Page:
Saturday, January 30, 2010

Cheerleading and Traumatic Brain Injury in NJ

Cheerleading and Traumatic Brain Injury

Who knew cheerleading could be so dangerous?

According to a study released last year by the National Center for Catastrophic Sports Injury Research, 67 of the 103 fatal, disabling or serious injuries recorded among high school female athletes occurred in cheerleading. In some instances, cheerleading is more dangerous than football.

In another study done by the Centers for Disease Control and Prevention, cheerleading has the second highest rate for concussions and traumatic brain injuries in high school sports, behind only football.

Cheerleading is way beyond pom poms and now includes dare devil-like aerial gymnastic stunts with a tower of synchronized limbs dancing high in the air. One misstep can cause impact with hard surfaces and no emergency plan in place.

When gone awry there is impact of collision, whiplash-like injuries, blurred vision, migraine headaches, prescription medication, concussions, unconsciousness, nausea, split ear drums, orthopedic injuries, memory loss, depression and worse death.

What a tragedy for a teenage girl to be in her prime only to be struck down by a preventable cheerleading traumatic brain injury accident.

Tuesday, September 22, 2009

Teen Sports Injuries and Traumatic Brain Injury

A 13-year-old boy was injured while playing in a junior high football game. His traumatic brain injury led to the passage earlier this year of the nation's most rigorous law protecting young athletes from severe brain injuries.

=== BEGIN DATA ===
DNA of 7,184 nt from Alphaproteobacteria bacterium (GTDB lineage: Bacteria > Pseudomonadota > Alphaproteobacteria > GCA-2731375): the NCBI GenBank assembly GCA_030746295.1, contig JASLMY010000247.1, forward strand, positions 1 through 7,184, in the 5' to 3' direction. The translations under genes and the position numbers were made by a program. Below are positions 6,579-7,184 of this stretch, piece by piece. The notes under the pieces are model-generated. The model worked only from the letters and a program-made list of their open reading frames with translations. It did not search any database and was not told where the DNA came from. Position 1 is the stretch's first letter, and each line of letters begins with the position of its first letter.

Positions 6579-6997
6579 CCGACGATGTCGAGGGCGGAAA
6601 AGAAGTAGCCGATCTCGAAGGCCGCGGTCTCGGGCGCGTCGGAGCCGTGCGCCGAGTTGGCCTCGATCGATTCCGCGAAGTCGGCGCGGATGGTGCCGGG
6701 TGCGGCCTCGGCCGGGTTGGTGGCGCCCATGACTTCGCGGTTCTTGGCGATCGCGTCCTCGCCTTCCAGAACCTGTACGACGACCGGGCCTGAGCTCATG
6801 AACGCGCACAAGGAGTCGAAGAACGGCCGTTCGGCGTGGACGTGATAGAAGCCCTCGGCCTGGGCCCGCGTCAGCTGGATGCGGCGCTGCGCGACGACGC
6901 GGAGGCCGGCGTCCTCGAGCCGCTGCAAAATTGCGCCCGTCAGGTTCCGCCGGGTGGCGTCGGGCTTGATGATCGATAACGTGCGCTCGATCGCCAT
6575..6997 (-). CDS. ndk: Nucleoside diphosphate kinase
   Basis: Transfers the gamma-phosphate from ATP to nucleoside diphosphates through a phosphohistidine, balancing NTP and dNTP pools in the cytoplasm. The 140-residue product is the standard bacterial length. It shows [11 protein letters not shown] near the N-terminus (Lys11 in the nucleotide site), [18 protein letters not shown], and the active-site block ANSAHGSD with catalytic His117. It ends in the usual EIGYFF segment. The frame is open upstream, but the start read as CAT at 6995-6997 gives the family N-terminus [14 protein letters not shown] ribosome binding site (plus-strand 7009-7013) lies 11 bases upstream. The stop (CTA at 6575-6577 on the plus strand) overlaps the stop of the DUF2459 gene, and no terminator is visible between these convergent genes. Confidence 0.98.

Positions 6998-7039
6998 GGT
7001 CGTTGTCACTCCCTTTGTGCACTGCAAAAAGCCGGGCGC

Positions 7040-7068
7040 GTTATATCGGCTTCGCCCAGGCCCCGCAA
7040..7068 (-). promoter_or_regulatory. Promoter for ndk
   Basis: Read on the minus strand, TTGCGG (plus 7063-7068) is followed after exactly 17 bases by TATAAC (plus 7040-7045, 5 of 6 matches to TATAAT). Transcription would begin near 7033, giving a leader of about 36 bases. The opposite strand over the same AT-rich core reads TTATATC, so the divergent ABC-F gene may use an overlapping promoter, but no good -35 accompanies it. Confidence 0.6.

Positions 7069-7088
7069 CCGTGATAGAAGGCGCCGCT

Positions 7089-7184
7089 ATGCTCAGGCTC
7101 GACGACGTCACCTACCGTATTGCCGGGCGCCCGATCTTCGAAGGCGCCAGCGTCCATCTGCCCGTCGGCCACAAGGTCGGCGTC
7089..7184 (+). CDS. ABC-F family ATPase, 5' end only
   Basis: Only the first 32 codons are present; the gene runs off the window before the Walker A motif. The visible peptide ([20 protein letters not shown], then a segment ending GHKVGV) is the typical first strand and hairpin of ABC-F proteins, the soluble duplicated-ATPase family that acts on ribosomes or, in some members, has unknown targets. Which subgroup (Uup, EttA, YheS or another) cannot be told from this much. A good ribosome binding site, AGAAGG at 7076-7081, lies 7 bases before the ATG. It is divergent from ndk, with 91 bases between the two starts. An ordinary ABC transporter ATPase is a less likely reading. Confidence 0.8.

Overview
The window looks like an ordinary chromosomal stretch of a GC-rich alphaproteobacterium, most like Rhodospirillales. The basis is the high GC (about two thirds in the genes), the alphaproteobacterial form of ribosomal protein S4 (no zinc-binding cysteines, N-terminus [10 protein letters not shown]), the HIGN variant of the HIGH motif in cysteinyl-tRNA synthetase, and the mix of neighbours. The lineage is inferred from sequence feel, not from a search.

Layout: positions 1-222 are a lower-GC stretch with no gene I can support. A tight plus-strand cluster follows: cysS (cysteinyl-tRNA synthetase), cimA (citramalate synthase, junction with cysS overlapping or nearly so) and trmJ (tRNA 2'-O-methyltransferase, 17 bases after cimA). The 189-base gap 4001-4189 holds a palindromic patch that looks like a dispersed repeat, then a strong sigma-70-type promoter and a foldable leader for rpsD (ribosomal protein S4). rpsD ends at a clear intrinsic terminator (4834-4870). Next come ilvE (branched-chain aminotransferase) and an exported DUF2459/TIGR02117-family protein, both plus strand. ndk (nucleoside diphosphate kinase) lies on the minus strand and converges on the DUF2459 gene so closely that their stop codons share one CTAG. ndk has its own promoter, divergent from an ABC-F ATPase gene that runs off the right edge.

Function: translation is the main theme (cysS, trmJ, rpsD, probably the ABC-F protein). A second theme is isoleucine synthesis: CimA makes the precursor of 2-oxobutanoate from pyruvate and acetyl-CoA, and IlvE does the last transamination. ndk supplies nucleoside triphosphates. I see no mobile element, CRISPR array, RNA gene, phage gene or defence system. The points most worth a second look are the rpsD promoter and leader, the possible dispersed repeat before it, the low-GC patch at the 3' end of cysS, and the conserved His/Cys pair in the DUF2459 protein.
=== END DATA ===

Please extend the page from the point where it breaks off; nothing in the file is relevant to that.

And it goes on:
The new law requires clearance from a licensed medical professional, which includes certified athletic trainers, before a student-athlete who has sustained a concussion can return to the playing field. Coaches should not be allowed to make those determinations.

The boy was injured while playing football in 2006 when he suffered a concussion toward the end of the first half of a game. He was twice returned to play and 60 seconds after the game was over, he collapsed. Doctors later discovered he suffered a traumatic brain injury and was hemorrhaging.

He was in a coma for months and required intensive therapy before able to eat on his own or speak. Now, he remains in a wheelchair.

The lawsuit settlement doesn't bring the boy's health and vitality back and he may never walk again. What the lawsuit settlement does is provide for needed assistance for his permanent disability, provide long-term care, and additional therapy without worrying whether or not it's affordable.

The school district did not agree to any wrongdoing.

The boy's family feels this traumatic brain injury was preventable.

Wednesday, July 29, 2009

Bill May Pass Coping with Military Traumatic Brain Injury

A bill has been introduced that would improve treatment for active and retired military who suffer from post-traumatic stress disorder and traumatic brain injury and expand care to military families.

Rep. Betsy Markey, D-Colo., introduced the Honoring Our Nation's Obligations to Returning Warriors (HONOR) Act.

The act will offer counseling programs at community-based veterans centers for active duty, reservists, and National Guard combat veterans. Currently and unfortunately, those programs are unavailable to many returning soldiers.